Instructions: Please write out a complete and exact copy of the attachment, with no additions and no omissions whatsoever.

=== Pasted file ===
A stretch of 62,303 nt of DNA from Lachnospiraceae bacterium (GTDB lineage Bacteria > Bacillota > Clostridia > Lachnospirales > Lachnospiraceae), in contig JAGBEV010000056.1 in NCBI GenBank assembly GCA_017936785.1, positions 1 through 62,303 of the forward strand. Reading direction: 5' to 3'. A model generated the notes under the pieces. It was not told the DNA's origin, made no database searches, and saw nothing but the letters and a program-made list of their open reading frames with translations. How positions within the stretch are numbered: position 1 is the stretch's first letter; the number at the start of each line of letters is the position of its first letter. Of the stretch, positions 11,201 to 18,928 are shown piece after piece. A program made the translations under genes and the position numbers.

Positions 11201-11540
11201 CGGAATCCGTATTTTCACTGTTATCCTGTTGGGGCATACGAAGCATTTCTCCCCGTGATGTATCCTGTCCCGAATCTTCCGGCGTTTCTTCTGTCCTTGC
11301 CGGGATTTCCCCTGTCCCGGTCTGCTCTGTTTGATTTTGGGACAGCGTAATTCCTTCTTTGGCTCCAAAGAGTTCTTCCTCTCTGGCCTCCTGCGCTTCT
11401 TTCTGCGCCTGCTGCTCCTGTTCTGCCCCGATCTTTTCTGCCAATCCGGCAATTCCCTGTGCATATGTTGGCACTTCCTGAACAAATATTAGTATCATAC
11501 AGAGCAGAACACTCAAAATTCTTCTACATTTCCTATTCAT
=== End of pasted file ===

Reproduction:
A stretch of 62,303 nt of DNA from Lachnospiraceae bacterium (GTDB lineage Bacteria > Bacillota > Clostridia > Lachnospirales > Lachnospiraceae), in contig JAGBEV010000056.1 in NCBI GenBank assembly GCA_017936785.1, positions 1 through 62,303 of the forward strand. Reading direction: 5' to 3'. A model generated the notes under the pieces. It was not told the DNA's origin, made no database searches, and saw nothing but the letters and a program-made list of their open reading frames with translations. How positions within the stretch are numbered: position 1 is the stretch's first letter; the number at the start of each line of letters is the position of its first letter. Of the stretch, positions 11,201 to 18,928 are shown piece after piece. A program made the translations under genes and the position numbers.

Positions 11201-11540
11201 CGGAATCCGTATTTTCACTGTTATCCTGTTGGGGCATACGAAGCATTTCTCCCCGTGATGTATCCTGTCCCGAATCTTCCGGCGTTTCTTCTGTCCTTGC
11301 CGGGATTTCCCCTGTCCCGGTCTGCTCTGTTTGATTTTGGGACAGCGTAATTCCTTCTTTGGCTCCAAAGAGTTCTTCCTCTCTGGCCTCCTGCGCTTCT
11401 TTCTGCGCCTGCTGCTCCTGTTCTGCCCCGATCTTTTCTGCCAATCCGGCAATTCCCTGTGCATATGTTGGCACTTCCTGAACAAATATTAGTATCATAC
11501 AGAGCAGAACACTCAAAATTCTTCTACATTTCCTATTCAT